MD Anderson considers layoffs and research cuts amid financial losses

The University of Texas MD Anderson Cancer Center in Houston is considering layoffs and research cutbacks as the hospital takes urgent action to improve its financial health after significant operating losses, according to a Houston Chronicle report.  

MD Anderson recorded an operating loss of $60.9 million for October, compared to an operating surplus of $11.5 million in the same period the year prior. For the first two months of fiscal year 2017, which began Sept. 1, MD Anderson's operating losses total $102.4 million. In November, the organization's operating loss was $9 million, according to the report.

Those losses followed a 76.9 percent drop in adjusted income for the 10 months ended June 30.

In August, MD Anderson officials attributed the institution's sagging financials to various factors, including a costly Epic EHR implementation as well as a shrinking pool of potential patients due to restricted insurance coverage.

In response to its financial situation, MD Anderson is considering various cuts to boost revenue and reduce expenses. That could even include cutbacks to its vaunted Moon Shots cancer research program, Dan Fontaine, MD Anderson's executive vice president of administration, told the Houston Chronicle.

"We're going to be watching day by day the revenues coming in December," Mr. Fontaine, emphasizing they hope to avoid cutting staff. "We plan to go as long as we can before we make that decision."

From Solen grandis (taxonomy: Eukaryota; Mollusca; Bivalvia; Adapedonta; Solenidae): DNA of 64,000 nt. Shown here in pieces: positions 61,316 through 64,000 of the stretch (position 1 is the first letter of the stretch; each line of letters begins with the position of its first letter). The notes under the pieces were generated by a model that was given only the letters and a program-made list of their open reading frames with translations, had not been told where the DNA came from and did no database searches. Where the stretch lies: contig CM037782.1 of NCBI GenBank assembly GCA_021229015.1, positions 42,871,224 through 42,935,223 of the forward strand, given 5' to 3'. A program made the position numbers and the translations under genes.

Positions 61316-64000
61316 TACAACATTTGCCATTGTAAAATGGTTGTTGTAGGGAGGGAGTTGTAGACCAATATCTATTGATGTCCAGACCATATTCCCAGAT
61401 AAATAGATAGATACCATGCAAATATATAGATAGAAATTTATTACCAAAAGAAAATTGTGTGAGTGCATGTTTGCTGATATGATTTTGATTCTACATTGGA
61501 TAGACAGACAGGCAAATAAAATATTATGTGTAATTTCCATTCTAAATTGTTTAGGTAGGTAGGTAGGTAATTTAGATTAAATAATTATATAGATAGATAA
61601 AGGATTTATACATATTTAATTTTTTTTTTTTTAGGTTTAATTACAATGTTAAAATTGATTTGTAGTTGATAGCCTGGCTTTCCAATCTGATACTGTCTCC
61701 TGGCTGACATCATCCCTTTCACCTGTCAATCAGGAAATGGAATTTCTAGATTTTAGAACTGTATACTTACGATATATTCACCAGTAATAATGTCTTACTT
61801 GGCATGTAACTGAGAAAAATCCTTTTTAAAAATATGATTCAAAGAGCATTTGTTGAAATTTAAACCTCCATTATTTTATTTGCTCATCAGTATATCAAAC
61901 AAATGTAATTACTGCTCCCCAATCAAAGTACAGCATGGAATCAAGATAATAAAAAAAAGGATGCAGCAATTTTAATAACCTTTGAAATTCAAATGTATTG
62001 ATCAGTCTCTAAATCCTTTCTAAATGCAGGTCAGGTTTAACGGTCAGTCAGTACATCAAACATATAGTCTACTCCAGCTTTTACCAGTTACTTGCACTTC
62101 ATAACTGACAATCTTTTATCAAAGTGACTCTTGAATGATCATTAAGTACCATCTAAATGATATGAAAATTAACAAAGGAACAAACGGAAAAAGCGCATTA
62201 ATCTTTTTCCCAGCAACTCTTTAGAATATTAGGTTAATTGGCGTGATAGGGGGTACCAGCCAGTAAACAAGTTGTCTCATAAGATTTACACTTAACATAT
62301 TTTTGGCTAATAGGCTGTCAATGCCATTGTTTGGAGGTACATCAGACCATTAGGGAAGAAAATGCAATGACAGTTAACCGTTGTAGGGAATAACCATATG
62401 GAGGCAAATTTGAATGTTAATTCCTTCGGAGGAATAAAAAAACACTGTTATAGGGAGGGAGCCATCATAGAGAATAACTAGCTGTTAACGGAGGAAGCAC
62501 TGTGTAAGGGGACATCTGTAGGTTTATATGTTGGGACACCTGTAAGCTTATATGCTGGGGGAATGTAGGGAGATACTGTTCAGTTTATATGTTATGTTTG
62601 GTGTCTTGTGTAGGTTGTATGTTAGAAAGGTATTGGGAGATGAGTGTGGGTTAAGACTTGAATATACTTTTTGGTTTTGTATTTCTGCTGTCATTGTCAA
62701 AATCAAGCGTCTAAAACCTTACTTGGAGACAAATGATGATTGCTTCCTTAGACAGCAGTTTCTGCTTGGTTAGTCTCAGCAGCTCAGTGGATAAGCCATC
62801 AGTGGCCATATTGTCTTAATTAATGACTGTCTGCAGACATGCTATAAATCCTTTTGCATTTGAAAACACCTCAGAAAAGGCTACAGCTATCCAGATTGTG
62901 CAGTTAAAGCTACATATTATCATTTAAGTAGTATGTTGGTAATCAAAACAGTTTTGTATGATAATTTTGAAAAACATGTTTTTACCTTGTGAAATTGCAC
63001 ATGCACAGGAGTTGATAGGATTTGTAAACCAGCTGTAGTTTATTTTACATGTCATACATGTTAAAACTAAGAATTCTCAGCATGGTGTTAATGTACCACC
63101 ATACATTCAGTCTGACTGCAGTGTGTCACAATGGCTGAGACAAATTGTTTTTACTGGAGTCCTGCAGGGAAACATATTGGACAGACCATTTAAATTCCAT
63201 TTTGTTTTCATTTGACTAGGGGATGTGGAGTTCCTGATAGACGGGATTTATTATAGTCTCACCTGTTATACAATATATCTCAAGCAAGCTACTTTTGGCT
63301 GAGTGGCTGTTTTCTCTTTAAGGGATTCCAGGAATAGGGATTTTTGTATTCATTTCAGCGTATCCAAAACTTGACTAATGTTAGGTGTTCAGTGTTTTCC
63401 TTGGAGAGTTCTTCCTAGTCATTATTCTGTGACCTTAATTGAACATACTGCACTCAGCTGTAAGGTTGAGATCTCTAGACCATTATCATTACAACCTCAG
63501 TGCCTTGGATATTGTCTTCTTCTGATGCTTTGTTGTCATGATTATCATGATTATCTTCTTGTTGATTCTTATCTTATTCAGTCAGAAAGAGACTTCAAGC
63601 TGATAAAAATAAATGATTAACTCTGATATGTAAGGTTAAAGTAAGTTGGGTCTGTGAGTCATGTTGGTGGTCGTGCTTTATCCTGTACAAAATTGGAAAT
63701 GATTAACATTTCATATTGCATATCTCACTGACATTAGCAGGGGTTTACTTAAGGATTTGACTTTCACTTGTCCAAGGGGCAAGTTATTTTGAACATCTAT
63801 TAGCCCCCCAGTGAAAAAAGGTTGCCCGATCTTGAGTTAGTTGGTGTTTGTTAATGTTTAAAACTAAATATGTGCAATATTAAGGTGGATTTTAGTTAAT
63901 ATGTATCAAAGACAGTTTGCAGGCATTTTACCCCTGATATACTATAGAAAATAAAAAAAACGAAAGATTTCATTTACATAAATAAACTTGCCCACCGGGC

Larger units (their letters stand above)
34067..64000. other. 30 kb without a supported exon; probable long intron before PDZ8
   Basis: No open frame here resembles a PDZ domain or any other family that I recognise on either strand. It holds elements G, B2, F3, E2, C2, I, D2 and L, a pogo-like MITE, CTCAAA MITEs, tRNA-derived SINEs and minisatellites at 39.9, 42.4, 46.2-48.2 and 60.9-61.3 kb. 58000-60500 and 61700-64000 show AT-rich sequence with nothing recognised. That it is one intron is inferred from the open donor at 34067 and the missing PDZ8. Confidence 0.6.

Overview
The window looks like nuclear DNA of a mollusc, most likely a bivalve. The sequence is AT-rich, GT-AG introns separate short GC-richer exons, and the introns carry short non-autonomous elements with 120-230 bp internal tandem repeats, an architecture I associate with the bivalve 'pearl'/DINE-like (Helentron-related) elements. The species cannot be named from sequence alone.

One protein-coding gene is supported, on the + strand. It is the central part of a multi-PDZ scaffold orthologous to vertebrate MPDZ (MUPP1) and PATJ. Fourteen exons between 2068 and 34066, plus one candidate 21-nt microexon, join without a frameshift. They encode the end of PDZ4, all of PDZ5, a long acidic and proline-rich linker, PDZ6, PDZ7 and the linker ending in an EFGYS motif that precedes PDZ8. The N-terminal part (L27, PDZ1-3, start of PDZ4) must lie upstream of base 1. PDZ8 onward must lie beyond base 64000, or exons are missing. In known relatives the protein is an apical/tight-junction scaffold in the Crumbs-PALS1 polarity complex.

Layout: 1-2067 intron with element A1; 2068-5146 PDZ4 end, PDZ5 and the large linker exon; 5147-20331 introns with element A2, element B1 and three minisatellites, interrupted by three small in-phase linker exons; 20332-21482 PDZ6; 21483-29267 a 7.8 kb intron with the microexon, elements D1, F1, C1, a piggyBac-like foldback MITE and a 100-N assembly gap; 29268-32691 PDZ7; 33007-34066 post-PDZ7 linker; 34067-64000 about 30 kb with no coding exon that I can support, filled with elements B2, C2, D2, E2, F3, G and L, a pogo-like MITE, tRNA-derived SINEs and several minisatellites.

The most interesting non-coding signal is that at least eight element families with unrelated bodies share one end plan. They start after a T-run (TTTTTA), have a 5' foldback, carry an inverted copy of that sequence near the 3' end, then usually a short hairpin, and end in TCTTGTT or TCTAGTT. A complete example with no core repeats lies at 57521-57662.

For now, Mr. Fontaine told the Houston Chronicle hospital leaders are calling on physicians "to make it easier for patients to get in the door" through improved patient education on MD Anderson's offerings, as well as through loosening criteria that sometimes prevents patients from enrolling in medical trials or receiving care at the hospital.

As far as expenses, MD Anderson plans to lessen their 20,000-member staff through attrition while asking employees to limit travel and other non-essential expenses, according to the report.

Still, Mr. Fontaine noted efforts are beginning to pay off, citing the improved financial picture in November compared to September and October.

"All of those things have us heading in the right direction," Mr. Fontaine told the Houston Chronicle. "After one quarter, I've had two bad months and one better month, none of those to be considered as good months."


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